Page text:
The swimming pool librar.., p.34
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       The Swimming-Pool Library, p.34

           Alan Hollinghurst

  Perhaps the strangest dream I had was one which recalled the evening of my arrest. The frequency with which it recurred could of course be explained by the frequency with which I anyway dwelt on those few crucial minutes. What puzzled me was the variations on the actual events. Always the sequence began with my leaving a group of friends and walking off briskly and excitedly, as I had done, towards the cottage. Which cottage it was, however, altered from night to night, much as it did, of course, in my actual routine. Sometimes I would make for the merry little Yorkshire Stingo, sometimes for the more dangerous shadowy dankness of Hill Place. Sometimes I would find myself going out to Hammersmith, intent on one of those picaresque ‘Lyric’ evenings; and this involved a cab, or bus or train, inevitably subject to diversions, wilful misunderstandings by the driver, or bodies on the line. Even if I was only walking a few hundred yards to a spot in Soho or that ever-fruitful market-barrow, the Down Street Station Gents, I was liable to lose my way or to be caught up in other business, other people’s demands, which only served to increase the frustrated urgency of my quest. Often I would arrive at the correct location to find that the cottage had disappeared, or been closed down and turned into a highly respectable shop. And in reality the places that I sought had in some cases long been closed or demolished. Down Street was shut up before the war; and the station at the British Museum, although I recall no lavatory there, was another imaginary rendezvous, that now is an abandoned Stygian siding; so that my dream dissolved one nostalgia in another, and showed how all closures, all endings, give warning of closures, greater yet, to come.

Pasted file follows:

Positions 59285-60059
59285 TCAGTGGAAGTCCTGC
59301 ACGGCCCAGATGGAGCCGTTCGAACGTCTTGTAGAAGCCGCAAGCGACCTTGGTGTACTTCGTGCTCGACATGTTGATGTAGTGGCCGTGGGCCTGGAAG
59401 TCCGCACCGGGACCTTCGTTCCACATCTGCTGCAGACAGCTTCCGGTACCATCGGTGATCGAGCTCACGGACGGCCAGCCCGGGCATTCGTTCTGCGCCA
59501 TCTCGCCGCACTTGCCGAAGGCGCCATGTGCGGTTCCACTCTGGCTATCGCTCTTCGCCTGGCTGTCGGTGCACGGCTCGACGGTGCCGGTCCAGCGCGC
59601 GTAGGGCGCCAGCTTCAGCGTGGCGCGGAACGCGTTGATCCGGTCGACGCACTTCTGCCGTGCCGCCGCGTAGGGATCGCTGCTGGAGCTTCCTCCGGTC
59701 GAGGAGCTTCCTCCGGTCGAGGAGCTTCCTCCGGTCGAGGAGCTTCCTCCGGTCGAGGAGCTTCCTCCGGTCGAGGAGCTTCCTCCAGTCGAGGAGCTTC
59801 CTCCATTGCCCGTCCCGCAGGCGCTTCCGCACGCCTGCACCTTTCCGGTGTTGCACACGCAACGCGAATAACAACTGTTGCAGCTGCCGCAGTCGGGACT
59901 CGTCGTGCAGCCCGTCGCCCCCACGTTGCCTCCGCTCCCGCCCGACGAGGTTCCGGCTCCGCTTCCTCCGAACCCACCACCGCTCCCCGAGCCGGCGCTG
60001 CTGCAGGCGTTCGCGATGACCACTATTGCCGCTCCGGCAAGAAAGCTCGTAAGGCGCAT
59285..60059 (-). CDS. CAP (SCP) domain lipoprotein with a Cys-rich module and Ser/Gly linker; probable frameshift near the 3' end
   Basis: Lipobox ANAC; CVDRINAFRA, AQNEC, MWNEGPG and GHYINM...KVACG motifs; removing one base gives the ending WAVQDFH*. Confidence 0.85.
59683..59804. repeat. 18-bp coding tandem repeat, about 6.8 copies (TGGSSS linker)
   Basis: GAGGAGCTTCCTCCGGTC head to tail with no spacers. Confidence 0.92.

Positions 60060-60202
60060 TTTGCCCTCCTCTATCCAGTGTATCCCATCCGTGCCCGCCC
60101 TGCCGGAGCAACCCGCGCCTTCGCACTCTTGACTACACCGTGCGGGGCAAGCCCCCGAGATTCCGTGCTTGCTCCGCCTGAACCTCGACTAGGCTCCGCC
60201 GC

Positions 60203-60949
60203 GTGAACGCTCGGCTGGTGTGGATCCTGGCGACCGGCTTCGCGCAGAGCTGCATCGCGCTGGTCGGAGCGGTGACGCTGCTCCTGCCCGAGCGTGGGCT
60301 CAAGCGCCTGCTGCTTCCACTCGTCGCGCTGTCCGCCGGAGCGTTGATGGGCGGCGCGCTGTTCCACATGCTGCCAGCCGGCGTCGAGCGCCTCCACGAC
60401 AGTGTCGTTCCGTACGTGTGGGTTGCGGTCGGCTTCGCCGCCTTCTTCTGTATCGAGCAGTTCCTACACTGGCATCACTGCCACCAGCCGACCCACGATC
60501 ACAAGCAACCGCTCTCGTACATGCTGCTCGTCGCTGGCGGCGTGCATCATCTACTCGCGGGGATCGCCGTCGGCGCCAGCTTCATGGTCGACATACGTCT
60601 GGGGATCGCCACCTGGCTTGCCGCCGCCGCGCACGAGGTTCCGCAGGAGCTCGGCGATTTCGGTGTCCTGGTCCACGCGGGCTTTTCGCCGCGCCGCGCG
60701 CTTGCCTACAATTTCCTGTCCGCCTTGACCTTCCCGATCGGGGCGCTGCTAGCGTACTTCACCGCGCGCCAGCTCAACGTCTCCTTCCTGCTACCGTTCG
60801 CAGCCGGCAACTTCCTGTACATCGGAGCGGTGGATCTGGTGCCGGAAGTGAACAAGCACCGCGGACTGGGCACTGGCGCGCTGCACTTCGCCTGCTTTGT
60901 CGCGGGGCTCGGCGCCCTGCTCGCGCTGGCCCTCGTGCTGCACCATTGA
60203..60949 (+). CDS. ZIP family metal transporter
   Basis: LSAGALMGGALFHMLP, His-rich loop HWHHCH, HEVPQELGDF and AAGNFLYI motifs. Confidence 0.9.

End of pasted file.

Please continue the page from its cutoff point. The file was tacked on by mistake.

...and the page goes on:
I enter the narrow, half-dark space—again certain that there will be something for me there, but always uncertain what. In the dream it is only the acrid, medicinal scent that is missing—but the excitement from which it is almost indistinguishable survives. It is a smell as remote as can be from supposedly aphrodisiac perfumes, but its effect on me is electrifying. I unbutton at once, or in the dream remove most or even all of my clothes; my mood is optimistic and youthful—and my body too puts off half a lifetime of weight and care.

  After a few moments a handsome young man comes in, his eyes obscured by the brim of his hat; or the lightbulb in its wire cage is behind him, so that he is a figure of promising darkness. I realise that of course I had seen him in the street on my way here, and had had the impression that he returned my glance. He must have followed me in.

  He stands well back from the wall and the gutter as he eases his bladder, his penis is preternaturally visible and his attitude encourages me to look at it. Sometimes he seems to drop his trousers round his knees or to undo a wide fly with buttons up both sides, like a sailor’s. In the light of day I can discern elements of many people in him, some of whom he may for a few seconds become, so that I whisper in welcome ‘O Timmy’ or ‘O Robert’ or ‘Stanley!’ At each moment he embodies a conviction of happiness, of a danger overcome. His penis is not quite that of any of the ghosts of whom he is compounded: it is not either large or small, thick or thin, pale or dark, but has an ideal quality, startling me like some work of art which, seen for the first time, outwits thought and senses and strikes in an instant at the heart.